packing the data stream into packets, wherein the bitmap formatted subtitle or menu data are distributed to multiple data packets, and wherein the data packets comprise a first flag indicating whether they are the first of said multiple data packets, and a second flag indicating whether they are the last of said multiple data packets.
2. Method according to claim 1, wherein code words with three bytes contain within the indication of their code word length an indication indicating whether they belong to said first or said second code words.
3. Method according to claim 1, wherein said color values and the preferred color are mapped with a look-up table to display colors.
4. A method for run-length decoding of an encoded data stream for a video presentation on a display, wherein the encoded data stream is distributed to multiple data packets, and wherein the data packets comprise a first flag indicating whether they are the first of said multiple data packets, and a second flag indicating whether they are the last of said multiple data packets, the method comprising the steps of:
reconstructing bitmap formatted data, wherein multiple data packets are concatenated according to said first flag and said second flag and wherein the bitmap formatted data are extracted from the concatenated packets;
determining the first byte of a code word in the reconstructed bitmap formatted data;
if said first byte has not a defined first value, decoding said first byte to a single pixel having individual color defined by the value of said first byte, the color being other than a defined first color;
if said first byte has the defined first value, determining the first and second bit of the following byte being the second byte;
if the first and second bit of the second byte have a first value, decoding the remaining bits of the second byte to a sequence of pixels of the first color, wherein said remaining bits of the second byte define the sequence length, and wherein a code word having two bytes with only zeros indicates the end of a line;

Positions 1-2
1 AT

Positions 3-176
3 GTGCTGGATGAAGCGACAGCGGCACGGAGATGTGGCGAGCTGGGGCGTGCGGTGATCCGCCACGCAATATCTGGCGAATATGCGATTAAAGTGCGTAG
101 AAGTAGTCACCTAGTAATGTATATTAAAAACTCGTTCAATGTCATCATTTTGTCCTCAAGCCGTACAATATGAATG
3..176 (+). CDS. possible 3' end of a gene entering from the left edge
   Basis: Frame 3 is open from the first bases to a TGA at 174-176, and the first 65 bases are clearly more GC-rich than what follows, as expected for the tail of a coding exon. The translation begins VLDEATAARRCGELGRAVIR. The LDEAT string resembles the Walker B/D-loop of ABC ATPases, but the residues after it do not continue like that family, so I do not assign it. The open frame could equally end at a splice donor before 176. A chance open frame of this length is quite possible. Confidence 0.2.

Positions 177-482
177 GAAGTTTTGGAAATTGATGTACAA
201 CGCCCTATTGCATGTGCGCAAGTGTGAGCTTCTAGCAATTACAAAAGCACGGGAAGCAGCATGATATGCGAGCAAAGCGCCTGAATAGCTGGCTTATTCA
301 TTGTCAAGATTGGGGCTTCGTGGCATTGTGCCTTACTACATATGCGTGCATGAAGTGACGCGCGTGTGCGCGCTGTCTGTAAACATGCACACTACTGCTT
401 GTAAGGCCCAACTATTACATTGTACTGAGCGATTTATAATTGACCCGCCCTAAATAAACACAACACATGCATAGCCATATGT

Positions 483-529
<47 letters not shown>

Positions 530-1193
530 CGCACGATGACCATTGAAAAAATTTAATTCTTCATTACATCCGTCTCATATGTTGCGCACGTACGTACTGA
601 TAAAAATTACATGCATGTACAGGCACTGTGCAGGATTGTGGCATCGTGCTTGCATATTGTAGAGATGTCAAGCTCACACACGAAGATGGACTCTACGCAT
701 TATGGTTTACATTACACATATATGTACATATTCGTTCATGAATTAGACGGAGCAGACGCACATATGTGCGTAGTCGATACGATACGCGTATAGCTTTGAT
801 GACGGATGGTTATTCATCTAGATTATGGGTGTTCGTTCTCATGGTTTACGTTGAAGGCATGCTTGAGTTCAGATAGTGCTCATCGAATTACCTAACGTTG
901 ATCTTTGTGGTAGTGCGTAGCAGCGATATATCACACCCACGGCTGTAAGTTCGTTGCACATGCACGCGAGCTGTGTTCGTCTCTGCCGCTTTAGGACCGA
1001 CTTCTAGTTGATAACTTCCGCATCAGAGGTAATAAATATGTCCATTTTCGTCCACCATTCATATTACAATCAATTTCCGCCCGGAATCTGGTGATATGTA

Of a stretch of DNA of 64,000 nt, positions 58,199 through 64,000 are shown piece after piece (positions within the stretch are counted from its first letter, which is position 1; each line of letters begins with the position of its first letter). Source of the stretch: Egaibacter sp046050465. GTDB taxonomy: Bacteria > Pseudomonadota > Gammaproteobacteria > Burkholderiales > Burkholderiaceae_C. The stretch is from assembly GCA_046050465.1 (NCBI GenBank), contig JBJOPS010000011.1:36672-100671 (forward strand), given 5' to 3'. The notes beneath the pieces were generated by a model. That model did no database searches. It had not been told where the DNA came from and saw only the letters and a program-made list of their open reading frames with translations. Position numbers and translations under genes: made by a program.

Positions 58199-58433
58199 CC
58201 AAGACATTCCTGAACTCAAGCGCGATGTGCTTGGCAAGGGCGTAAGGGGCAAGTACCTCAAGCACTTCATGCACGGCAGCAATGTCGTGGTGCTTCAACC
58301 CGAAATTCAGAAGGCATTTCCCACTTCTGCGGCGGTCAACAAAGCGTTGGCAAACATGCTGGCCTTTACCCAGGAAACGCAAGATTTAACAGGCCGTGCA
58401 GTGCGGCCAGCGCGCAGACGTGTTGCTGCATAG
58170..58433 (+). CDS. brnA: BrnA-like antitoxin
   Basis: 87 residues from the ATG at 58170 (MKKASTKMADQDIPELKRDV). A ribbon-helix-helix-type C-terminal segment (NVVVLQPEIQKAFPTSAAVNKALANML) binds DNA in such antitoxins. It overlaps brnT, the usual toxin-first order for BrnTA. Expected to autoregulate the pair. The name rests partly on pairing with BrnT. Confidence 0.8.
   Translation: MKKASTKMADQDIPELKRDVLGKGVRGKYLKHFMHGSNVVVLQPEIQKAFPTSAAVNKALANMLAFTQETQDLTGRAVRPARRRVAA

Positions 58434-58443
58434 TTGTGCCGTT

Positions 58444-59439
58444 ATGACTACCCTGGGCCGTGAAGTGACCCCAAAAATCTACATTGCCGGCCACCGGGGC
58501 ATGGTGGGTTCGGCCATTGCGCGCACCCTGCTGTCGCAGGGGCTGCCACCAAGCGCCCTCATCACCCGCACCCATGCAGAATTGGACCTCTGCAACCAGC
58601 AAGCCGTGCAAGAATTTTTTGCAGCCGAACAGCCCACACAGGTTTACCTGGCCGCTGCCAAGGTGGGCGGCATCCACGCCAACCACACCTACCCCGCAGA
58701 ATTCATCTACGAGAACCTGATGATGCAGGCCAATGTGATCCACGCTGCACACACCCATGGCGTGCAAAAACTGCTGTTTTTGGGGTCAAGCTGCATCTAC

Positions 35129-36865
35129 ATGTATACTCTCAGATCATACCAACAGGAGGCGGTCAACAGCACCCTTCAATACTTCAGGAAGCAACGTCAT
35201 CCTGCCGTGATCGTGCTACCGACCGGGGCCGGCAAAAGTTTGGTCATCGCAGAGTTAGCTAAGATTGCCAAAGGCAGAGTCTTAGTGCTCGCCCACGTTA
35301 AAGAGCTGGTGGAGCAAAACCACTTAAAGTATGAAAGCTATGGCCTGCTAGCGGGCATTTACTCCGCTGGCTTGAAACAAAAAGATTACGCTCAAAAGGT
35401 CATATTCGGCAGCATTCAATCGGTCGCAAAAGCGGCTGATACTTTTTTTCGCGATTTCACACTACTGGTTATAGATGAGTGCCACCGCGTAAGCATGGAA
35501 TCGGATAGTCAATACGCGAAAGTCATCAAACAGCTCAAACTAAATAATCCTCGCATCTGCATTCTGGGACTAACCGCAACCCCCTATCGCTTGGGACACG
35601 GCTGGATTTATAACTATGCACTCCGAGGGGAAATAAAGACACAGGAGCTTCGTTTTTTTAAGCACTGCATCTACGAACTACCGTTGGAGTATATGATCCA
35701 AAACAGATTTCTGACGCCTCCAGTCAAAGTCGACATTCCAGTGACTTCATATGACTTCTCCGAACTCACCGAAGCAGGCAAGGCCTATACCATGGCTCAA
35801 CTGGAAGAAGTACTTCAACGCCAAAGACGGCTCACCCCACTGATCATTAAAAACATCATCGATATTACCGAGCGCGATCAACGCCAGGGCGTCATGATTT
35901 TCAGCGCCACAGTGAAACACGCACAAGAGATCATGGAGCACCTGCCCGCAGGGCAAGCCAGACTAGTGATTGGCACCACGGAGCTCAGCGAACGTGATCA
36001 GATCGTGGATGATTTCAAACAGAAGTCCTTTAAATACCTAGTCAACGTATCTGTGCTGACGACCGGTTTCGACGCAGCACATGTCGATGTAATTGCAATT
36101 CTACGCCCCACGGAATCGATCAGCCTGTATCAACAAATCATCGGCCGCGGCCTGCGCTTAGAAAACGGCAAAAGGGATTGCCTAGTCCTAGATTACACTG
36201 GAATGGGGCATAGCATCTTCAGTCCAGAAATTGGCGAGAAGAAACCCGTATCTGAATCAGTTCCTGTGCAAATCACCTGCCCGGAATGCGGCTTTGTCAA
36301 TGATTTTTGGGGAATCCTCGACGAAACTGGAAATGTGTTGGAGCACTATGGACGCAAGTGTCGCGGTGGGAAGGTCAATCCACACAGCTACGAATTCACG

if the first and second bit of the second byte have a second value, decoding said remaining bits of the second byte together with the following third byte to a sequence of pixels of the first color, wherein said remaining bits of the second byte and said third byte define the sequence length, and wherein said sequence length may exceed the display width;
if the first and second bit of the second byte have a third value, decoding said remaining bits of the second byte together with the third byte to a sequence of pixels, wherein said remaining bits of the second byte define the sequence length and the third byte defines the pixels color; and
if the first and second bit of the second byte have a fourth value, decoding said remaining bits of the second byte together with the third and a following fourth byte, wherein said remaining bits of the second byte and the third byte define the sequence length and the fourth byte defines the pixel color, and wherein said sequence length may exceed the display width.
5. Method according to claim 4, wherein said defining of a pixel color from the first, third or fourth byte and from said first value comprises using a look-up table.